Preferred Securities Part 2 - The best global REIT opportunities are in North America

Article10 mins01 December 2023By Richard Stone

This article is part of a series, for part one click here 

In part 1 , we explained the six structural advantages of REIT preferred securities and explained why these securities are attractive right now. Here, we’ll explain our team’s research process and look at two US preferred securities to show how our process unfolds in practice.

Whilst this might sound mundane, the potential returns are not. In one case, after buying a preferred security at a 40% discount to its par value, we secured an 85% capital gain in 12 months. In addition, we also secured a 12% distribution yield1, paid quarterly.

Such returns are only possible after first examining every aspect of a REIT’s fundamental and financial characteristics. The process for assessing a preferred security is like that of an ordinary REIT, albeit with a more specialised checklist, including the following factors:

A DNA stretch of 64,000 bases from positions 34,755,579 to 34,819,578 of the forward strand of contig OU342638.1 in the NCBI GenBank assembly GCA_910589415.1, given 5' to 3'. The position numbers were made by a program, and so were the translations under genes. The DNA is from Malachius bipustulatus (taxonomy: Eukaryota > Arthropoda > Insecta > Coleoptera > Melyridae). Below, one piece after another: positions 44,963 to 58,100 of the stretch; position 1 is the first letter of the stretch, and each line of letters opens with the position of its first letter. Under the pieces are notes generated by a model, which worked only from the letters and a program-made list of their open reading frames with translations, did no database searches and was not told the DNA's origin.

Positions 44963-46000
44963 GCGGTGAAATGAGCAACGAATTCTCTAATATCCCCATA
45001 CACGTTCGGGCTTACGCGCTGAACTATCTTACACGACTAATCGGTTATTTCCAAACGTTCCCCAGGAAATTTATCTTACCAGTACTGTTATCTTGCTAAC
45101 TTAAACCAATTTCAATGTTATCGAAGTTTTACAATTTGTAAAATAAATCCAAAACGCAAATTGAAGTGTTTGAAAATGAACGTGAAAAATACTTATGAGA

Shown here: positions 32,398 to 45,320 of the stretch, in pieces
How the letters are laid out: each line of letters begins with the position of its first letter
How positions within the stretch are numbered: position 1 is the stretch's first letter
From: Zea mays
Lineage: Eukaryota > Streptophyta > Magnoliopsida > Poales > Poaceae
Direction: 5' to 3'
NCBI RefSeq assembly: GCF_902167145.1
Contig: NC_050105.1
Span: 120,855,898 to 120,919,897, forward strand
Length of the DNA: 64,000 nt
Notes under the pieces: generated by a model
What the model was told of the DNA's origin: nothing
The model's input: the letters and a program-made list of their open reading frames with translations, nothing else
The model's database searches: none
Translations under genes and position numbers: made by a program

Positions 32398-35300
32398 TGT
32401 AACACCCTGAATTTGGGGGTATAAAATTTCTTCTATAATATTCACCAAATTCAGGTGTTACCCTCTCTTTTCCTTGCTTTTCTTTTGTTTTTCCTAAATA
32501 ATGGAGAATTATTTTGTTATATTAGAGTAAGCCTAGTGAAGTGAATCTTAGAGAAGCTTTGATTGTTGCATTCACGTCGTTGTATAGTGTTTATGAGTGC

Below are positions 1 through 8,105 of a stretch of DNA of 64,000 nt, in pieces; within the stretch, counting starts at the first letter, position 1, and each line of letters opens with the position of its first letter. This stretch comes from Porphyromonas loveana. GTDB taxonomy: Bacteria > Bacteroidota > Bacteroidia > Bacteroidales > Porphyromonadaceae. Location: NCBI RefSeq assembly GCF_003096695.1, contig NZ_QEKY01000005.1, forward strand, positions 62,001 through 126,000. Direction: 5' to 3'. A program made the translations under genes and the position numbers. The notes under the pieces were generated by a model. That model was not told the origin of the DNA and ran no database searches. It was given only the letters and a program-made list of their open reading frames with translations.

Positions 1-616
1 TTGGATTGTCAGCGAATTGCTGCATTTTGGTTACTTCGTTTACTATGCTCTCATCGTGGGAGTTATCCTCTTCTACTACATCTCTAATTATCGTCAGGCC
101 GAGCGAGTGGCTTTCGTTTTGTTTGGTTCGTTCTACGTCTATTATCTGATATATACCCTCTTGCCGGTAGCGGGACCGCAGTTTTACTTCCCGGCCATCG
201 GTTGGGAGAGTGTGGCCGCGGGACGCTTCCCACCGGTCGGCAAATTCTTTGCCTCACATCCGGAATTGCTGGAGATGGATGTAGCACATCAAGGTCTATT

1. Size and liquidity: Before purchase, it pays to think about the likely exit and the circumstances under which you’re likely to sell. In preferred securities, the size and liquidity of an issue is crucial. This should determine how large a position you can reasonably take whilst still maintaining a portfolio with appropriate liquidity.

2. Call date: REIT preferred securities are issued at a particular face value and are often both perpetual in nature and callable. This means they usually have no stated maturity date but come with call options, typically at the five or 10-year mark, after which the issuer can redeem them at face value. The call date therefore determines the length of the potential income stream. Without examining the call date, you can’t estimate overall potential returns.

3. Par Value: Most US REIT preferred shares are issued with a par value of $25 and are callable, which is to say can be redeemed, after a certain period (typically years) at the par value. 

4. Call risk: This is the possibility of the issuer redeeming the security at par value when it is potentially trading either above or below it. Viewed in the context of potential total returns, it helps illuminate the overall risk of the investment.

5. Fixed charge coverage ratio: This ratio that expresses how a REIT’s fixed charges, including interest expense and preferred dividend payments, are covered by its cashflow (EBITDA). Generally, the higher the coverage, the more reliable the distribution.